She was one of eight students who participated in an Syracuse Abroad summer program based in Wroclaw, Poland—formerly Breslau, Germany—that explored the culture and politics of reconciliation. “I was surprised to see the amount of animosity and hate that had to be overcome after the war,” says Masingill, a military history major who attended Syracuse University after a five-year stint in the Navy. “But now the people of Wroclaw take great pride in their city and are very welcoming to students. I think this is SU Abroad’s best kept secret.”
Beginning in 2014, the Wroclaw program will be offered for three consecutive fall semesters. The goal of this full-semester program is to give students an in-depth experience around the theme of conflict and historical trauma where the traces of war and division are still inscribed on the bodies, landscapes, and psyches of the people. “Conflict didn’t end with World War II, so our students have an opportunity to go deep into one region of the world and learn what happened there and how it is still affecting people today,” says Margaret Himley, associate provost for international education and engagement. “Wroclaw is a dynamic urban laboratory where our students can examine the big issues of historic and contemporary violence and divisions and what people do to move through the residual effects of conflict.”
Based in Wroclaw, the program features a traveling seminar called Negotiating Identities Across Europe’s Borders that will take students to the Czech Republic, Germany, and Lithuania. There will also be a course on Eastern European history in the 20th century—half of which will be taught in Warsaw, Poland, where students will meet with experts and witnesses to some of the city’s most devastating traumas. “This program offers a small cohort of 15 to 20 students from a variety of academic disciplines an opportunity to have a unique individualized learning experience,” Himley says. “All of the courses are interconnected, and the required action-based research projects emerge right out of the courses. For example, a student may want to start an Honors project, study community activism through art, or research what it means to rebuild a city that had an interesting architectural past, but was nearly destroyed during the war.”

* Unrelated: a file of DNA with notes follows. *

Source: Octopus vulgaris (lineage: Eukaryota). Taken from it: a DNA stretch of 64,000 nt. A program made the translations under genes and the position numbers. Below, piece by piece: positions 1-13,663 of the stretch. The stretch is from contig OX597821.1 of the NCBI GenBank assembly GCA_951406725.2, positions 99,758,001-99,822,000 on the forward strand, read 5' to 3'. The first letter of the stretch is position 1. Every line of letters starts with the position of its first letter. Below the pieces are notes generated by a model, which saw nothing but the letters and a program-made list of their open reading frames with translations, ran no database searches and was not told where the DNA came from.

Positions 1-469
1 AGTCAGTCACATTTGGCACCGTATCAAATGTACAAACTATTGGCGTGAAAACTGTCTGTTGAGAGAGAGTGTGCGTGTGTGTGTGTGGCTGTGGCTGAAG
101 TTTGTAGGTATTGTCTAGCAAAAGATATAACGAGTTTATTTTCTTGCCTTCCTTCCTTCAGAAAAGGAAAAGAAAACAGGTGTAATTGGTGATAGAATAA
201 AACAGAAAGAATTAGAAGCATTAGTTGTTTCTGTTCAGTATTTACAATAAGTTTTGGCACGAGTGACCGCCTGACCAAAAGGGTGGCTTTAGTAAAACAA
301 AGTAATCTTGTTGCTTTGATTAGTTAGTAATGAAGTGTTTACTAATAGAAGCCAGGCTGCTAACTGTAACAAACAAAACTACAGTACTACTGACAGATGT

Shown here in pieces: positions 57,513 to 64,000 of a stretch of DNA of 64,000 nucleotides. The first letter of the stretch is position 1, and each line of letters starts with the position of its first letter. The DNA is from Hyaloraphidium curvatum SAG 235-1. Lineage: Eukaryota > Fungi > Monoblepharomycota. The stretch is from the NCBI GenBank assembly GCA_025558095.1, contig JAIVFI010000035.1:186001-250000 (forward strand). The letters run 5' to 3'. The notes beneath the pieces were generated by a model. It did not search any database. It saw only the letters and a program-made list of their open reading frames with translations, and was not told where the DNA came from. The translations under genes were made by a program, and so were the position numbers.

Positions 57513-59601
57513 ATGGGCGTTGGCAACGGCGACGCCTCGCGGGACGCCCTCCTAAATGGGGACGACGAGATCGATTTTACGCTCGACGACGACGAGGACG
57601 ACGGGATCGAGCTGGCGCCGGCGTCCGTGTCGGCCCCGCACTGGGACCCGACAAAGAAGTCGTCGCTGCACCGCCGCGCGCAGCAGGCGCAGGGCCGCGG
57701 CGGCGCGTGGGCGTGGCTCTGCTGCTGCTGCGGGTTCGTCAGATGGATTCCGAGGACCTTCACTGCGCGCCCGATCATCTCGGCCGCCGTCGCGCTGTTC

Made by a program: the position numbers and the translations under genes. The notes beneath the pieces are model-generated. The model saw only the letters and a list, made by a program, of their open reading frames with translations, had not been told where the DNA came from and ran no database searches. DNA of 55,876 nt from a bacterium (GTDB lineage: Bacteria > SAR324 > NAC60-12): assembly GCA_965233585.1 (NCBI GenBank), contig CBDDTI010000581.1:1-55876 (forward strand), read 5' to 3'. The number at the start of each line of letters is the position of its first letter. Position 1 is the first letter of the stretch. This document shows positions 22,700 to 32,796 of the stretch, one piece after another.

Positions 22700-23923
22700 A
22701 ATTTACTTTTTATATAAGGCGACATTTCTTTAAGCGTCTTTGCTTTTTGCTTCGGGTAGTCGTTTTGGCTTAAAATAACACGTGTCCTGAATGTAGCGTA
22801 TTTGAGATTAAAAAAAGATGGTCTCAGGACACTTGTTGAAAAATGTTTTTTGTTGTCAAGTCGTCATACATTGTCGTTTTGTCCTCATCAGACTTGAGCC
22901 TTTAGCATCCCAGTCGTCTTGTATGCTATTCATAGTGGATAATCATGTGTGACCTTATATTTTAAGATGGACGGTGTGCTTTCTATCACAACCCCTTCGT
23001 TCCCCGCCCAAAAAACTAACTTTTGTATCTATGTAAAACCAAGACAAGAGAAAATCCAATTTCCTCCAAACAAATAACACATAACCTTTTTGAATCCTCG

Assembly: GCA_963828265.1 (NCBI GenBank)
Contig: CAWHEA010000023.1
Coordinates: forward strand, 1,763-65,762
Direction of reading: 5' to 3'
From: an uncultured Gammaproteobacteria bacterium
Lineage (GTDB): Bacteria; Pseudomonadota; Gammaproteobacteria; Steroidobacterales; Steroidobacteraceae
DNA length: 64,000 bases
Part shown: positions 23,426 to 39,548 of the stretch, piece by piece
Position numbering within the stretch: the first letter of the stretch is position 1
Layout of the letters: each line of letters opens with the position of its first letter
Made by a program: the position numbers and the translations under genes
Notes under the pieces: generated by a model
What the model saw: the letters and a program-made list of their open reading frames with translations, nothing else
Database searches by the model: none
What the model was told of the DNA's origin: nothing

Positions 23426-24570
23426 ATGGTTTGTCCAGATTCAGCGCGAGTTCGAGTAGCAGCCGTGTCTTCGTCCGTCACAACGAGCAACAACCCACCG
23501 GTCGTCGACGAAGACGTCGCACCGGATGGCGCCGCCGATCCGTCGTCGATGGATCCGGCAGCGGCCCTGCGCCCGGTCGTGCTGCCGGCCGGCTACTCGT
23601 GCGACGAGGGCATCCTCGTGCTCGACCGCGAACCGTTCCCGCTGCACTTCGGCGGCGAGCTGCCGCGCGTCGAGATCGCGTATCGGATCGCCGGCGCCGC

Wroclaw is a dynamic urban laboratory where our students can examine the big issues of historic and contemporary violence and divisions and what people do to move through the residual effects of conflict.
The program’s director is Hana Cervinkova, professor of cultural anthropology and the founding director of the International Institute for the Study of Culture and Education at the University of Lower Silesia in Wroclaw. Cervinkova, who has been one of Syracuse Abroad’s academic partners for more than 10 years, is extremely knowledgeable about Central Europe and questions of reconciliation in this region of the world. “Professor Cervinkova is a dynamic, committed educator,” Himley says. “She is a great teacher, as students who have studied with her can attest.”
Masingill agrees. “The way Hana teaches is very hands on,” she says. “The amount of information I was able to learn and retain in four weeks was incredible because we actually went out and saw the sites we read about. And Wroclaw is a beautiful city with a huge market square and colorful old buildings. Going to Wroclaw was the best decision I ever made—I can’t even find enough words to describe how awesome it was.”